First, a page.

166 § Poetry, Language, Thought

The jug is a thing as a vessel—it can hold something. To be sure, this container has to be made. But its being made by the potter in no way constitutes what is peculiar and proper to the jug insofar as it is qua jug. The jug is not a vessel because it was made; rather, the jug had to be made because it is this holding vessel.

The making, it is true, lets the jug come into its own. But that which in the jug's nature is its own is never brought about by its making. Now released from the making process, the self-supporting jug has to gather itself for the task of containing. In the process of its making, of course, the jug must first show its outward appearance to the maker. But what shows itself here, the aspect (the εἶδος, the ἰδέα), characterizes the jug solely in the respect in which the vessel stands over against the maker as something to be made.

But what the vessel of this aspect is as this jug, what and how the jug is as this jug-thing, something we can never learn—let alone think properly—by looking at the outward appearance, the ἰδέα. That is why Plato, who conceives of the presence of what is present in terms of the outward appearance, had no more understanding of the nature of the thing that did Aristotle and all subsequent thinkers. Rather, Plato experienced (decisively, indeed, for the sequel) everything present as an object of making. Instead of "object"—as that which stands before, over against, opposite us—we use the more precise expression "what stands forth." In the full nature of what stands forth, a twofold standing prevails. First, standing forth has the sense of stemming from somewhere, whether this be a process of self-making or of being made by another. Secondly, standing forth has the sense of the made thing's standing forth into the unconcealedness of what is already present.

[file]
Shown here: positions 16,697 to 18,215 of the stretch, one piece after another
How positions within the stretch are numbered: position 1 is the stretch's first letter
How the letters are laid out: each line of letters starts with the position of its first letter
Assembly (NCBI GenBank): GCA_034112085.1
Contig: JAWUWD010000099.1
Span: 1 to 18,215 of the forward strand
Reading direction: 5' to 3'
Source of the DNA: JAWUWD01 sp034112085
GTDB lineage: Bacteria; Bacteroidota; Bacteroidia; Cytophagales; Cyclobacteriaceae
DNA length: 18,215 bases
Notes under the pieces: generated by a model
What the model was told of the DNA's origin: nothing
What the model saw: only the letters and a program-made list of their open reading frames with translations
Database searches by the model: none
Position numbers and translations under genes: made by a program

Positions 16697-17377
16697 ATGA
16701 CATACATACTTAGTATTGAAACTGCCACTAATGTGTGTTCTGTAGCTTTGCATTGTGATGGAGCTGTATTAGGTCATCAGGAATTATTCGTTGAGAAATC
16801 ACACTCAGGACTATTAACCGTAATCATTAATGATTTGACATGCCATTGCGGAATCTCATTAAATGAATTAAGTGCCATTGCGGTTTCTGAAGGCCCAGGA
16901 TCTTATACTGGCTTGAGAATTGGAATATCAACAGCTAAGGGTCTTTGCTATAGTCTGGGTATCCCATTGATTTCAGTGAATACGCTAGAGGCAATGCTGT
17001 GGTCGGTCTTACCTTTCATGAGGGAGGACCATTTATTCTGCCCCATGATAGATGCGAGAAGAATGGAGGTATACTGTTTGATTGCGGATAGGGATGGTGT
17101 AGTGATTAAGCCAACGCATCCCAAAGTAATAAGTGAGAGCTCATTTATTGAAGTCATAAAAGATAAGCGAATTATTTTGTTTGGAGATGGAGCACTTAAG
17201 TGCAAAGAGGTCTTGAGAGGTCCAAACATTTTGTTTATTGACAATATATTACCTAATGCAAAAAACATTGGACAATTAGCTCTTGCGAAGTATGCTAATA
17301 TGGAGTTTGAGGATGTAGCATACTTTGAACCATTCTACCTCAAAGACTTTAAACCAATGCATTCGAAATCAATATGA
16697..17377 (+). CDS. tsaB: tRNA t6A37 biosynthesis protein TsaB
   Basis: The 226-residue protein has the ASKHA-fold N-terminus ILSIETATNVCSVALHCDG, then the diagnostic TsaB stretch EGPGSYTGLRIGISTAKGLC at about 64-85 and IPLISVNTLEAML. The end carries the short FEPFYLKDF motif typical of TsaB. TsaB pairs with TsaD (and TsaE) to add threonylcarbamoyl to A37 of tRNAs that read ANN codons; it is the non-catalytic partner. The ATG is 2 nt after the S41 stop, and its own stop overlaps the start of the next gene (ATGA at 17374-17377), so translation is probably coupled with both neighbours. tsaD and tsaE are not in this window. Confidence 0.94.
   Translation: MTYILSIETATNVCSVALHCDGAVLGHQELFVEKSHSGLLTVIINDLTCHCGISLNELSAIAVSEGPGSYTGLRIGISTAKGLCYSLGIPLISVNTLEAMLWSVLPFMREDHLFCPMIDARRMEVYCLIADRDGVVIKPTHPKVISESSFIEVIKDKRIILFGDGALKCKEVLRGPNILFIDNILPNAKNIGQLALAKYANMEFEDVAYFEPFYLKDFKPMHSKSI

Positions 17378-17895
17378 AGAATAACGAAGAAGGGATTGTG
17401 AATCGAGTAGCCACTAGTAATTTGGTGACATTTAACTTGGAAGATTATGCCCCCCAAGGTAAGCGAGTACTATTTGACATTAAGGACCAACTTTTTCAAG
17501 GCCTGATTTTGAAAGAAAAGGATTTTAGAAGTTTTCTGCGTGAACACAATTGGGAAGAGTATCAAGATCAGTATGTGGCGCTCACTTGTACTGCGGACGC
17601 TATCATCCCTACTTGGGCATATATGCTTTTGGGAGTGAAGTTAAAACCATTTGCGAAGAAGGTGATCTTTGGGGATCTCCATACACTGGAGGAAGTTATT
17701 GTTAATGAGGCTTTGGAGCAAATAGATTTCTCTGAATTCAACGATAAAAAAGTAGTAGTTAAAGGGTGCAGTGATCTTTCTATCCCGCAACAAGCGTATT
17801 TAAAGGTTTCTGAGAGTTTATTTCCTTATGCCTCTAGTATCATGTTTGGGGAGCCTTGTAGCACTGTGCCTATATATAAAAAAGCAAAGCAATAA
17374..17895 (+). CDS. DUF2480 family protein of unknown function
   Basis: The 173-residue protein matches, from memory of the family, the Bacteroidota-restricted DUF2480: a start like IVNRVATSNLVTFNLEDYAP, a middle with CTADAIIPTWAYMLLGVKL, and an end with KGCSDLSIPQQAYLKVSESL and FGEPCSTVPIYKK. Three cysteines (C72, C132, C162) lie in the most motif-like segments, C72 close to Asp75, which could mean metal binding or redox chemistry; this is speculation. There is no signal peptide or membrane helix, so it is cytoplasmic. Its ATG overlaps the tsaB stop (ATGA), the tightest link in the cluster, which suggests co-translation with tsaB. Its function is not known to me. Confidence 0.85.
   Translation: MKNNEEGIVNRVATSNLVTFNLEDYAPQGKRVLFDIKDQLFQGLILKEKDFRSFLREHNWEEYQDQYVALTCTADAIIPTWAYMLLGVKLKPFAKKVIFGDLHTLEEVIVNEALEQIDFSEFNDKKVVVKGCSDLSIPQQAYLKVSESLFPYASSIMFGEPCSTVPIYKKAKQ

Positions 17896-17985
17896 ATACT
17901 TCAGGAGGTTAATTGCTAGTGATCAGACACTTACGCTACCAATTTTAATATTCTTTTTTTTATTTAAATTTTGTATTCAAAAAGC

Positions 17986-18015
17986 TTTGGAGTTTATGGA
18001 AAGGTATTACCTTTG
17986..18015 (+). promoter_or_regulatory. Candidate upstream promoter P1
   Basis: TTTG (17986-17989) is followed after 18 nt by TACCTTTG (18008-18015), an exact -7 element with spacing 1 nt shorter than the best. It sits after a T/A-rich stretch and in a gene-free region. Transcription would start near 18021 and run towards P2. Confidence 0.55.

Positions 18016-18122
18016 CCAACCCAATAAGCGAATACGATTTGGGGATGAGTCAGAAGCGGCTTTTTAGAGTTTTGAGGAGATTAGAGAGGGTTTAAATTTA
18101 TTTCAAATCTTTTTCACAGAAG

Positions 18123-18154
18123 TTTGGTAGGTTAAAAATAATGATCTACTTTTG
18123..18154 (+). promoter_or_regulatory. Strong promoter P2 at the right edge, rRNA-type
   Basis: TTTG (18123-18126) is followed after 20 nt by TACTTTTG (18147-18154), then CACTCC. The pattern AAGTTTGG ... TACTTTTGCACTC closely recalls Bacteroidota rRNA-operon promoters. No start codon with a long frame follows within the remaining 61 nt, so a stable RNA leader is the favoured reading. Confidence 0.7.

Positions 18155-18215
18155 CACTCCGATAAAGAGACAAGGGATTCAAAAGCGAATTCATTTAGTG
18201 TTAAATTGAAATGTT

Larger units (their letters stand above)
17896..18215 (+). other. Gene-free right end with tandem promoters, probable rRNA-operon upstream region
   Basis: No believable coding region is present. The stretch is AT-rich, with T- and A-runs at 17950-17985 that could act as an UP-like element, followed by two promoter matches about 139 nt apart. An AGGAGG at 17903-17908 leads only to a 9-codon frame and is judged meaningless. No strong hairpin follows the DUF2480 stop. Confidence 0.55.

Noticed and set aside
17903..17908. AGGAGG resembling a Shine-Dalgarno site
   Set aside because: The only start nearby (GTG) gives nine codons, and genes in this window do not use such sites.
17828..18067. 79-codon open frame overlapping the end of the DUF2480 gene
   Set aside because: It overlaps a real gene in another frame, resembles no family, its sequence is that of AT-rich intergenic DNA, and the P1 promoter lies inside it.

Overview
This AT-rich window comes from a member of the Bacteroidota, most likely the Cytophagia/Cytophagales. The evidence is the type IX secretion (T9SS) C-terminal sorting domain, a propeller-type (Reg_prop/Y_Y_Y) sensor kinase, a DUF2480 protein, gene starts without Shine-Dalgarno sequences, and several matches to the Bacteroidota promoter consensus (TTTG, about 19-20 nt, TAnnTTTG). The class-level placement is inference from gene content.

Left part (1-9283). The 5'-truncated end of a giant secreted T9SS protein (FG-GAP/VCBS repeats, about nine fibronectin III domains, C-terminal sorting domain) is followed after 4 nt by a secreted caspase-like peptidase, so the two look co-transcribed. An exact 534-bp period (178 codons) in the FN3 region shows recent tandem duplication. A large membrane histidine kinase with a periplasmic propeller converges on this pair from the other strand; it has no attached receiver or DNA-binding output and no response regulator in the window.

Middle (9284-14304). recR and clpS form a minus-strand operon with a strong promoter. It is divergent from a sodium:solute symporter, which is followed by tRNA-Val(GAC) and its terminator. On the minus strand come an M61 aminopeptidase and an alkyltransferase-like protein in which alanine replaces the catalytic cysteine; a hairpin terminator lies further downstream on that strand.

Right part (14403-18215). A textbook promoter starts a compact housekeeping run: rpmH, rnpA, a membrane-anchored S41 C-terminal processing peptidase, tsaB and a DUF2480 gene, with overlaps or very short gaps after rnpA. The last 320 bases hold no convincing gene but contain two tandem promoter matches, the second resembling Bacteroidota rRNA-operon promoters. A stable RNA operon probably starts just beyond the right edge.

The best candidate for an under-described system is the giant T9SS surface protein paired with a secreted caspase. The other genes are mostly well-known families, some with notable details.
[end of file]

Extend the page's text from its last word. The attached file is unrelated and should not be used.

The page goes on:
Nevertheless, no representation of what is present, in the sense of what stands forth and of what stands over against as an object, ever reaches to the thing qua thing. The jug's thingness resides in its being qua vessel. We become aware of the vessel's holding nature when we fill the jug. The jug's bottom and sides obviously take on the task of holding. But not so fast! When we fill the jug with wine, do we pour the wine into the sides and bottom?

Martin Heidegger (GA 7) The Thing - Poetry, Language, Thought